An Economic Analysis of Copyright and Culture in the Information Age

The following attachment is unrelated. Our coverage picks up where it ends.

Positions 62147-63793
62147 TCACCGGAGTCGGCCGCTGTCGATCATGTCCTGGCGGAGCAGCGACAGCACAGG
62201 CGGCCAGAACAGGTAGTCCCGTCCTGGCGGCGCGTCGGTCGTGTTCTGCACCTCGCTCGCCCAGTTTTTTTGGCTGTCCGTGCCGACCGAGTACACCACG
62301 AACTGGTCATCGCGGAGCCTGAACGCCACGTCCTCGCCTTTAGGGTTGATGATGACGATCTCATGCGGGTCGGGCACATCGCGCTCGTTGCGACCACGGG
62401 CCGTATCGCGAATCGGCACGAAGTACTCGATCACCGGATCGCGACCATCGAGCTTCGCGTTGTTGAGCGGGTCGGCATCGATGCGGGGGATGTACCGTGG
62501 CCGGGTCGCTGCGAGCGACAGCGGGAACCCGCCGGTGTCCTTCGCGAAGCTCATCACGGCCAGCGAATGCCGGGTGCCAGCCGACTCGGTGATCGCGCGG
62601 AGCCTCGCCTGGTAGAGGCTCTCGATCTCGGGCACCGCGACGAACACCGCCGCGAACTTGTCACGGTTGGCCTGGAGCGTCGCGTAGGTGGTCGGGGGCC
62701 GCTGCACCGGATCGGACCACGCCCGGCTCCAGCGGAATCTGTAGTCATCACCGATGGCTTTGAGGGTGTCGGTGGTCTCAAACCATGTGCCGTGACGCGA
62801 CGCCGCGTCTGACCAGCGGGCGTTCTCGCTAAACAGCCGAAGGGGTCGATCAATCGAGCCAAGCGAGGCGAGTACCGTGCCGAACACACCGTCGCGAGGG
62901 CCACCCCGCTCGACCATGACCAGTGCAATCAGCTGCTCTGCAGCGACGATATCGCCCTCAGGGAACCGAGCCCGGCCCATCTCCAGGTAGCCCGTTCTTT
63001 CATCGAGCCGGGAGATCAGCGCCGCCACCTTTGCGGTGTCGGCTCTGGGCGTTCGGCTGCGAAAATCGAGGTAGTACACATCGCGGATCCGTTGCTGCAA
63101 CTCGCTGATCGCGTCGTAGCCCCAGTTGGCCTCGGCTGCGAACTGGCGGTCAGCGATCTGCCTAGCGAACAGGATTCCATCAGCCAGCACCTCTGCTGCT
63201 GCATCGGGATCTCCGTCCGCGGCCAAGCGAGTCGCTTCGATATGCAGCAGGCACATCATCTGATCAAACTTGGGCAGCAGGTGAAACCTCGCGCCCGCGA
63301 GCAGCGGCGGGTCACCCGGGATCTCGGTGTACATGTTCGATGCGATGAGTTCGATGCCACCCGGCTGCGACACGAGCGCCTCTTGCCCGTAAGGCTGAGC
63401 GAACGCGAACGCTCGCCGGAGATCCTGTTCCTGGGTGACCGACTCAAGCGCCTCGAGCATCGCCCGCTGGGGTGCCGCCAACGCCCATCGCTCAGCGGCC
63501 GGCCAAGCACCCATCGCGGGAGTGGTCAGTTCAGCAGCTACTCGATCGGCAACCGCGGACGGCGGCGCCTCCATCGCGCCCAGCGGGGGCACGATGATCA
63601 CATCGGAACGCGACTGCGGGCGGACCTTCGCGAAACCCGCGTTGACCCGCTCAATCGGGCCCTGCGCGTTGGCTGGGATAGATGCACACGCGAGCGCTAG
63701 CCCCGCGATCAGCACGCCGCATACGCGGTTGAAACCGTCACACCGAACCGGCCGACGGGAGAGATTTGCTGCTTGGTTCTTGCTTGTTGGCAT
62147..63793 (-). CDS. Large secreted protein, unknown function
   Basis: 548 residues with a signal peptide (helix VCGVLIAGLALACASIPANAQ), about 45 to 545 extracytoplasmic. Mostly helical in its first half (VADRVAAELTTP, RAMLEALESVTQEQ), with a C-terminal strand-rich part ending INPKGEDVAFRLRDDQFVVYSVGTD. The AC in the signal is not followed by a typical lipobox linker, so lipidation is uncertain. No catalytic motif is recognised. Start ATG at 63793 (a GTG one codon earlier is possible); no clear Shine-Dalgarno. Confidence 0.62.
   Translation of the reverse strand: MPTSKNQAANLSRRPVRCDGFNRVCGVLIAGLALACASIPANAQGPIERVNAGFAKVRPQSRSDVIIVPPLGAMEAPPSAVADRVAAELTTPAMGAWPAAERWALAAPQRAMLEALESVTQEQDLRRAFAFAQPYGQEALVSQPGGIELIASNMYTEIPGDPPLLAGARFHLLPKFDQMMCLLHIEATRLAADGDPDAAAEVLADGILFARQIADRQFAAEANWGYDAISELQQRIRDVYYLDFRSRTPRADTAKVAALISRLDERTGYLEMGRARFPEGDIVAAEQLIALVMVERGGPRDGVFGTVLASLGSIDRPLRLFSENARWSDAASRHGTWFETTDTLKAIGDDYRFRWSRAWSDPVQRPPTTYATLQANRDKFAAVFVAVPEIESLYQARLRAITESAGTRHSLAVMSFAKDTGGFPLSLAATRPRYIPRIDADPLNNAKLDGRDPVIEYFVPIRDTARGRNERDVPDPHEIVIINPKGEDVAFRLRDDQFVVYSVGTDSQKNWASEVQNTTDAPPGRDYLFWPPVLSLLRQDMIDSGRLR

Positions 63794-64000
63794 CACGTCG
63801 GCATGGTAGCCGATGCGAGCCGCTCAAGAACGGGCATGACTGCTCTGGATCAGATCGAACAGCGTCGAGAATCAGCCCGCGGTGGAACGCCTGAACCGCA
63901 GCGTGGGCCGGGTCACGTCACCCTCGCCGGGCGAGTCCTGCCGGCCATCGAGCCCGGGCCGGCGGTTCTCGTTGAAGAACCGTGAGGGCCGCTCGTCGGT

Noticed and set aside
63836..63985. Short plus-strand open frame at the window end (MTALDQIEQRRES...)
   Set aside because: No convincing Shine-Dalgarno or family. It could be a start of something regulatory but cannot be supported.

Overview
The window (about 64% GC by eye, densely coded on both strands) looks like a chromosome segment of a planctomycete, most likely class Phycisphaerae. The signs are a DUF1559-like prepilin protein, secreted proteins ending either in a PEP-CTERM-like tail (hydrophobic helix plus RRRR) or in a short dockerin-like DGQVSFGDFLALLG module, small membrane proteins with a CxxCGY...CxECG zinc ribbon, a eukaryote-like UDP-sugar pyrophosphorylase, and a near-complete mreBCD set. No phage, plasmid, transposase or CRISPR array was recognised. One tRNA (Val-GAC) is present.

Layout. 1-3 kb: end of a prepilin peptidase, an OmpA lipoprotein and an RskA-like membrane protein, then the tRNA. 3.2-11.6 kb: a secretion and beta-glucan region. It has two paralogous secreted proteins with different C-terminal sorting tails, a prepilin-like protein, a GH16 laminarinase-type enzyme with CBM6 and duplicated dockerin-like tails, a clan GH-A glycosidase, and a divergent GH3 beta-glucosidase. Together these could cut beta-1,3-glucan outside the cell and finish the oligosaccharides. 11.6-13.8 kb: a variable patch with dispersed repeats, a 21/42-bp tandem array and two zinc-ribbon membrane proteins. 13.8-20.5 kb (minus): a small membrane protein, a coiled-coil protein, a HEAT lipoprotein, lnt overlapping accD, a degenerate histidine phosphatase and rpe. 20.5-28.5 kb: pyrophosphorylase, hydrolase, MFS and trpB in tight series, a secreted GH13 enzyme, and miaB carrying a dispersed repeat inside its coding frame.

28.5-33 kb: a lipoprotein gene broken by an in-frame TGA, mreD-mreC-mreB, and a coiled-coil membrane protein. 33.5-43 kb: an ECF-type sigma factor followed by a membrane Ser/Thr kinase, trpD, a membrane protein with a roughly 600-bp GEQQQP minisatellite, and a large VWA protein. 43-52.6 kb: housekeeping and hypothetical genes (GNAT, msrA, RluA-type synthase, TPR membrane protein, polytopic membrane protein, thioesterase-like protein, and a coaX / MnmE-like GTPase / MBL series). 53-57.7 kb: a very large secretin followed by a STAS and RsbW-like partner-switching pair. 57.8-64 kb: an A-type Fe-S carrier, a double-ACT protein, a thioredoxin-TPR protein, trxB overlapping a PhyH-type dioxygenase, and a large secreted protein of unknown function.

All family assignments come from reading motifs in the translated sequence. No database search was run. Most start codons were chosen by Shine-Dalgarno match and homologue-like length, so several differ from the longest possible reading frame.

3/8/01 10:32 am Page 1 Epilogue In reviewing my work over the last ten years, I have tried to reconstruct the motives for doing it and the circumstances in which it was done. Which policy issues prompted my choice of topics? What have I learned from this work and where do I see it going in the future? After all, in its own way, academic research is a creative, on-going process of experiment, learning-by-doing, criticism and response. Though most of my research took place in the UK and the findings are specifically about that country, it is concerned with problems common to many other countries. Cultural economics is particularly susceptible to ‘national’ cultural outlook as well as to country-based policy questions, even though its concerns are generally universal. My English background has undoubtedly coloured my outlook to cultural economics and this has become more obvious to me now I work in the Netherlands. Let me give a couple of examples of what I mean by different national perceptions: there has been controversy for at least the last 30 years in the UK about charging entry fees to publicly owned museums, while in the Netherlands entry is routinely charged for without comment; however, private donors and sponsors have financed significant extensions to national museums in the UK without any opposition but private sponsorship of museums is being criticised in the Netherlands. A second example is medical treatment, which in the Netherlands is privately organised, charged for and financed by regulated...
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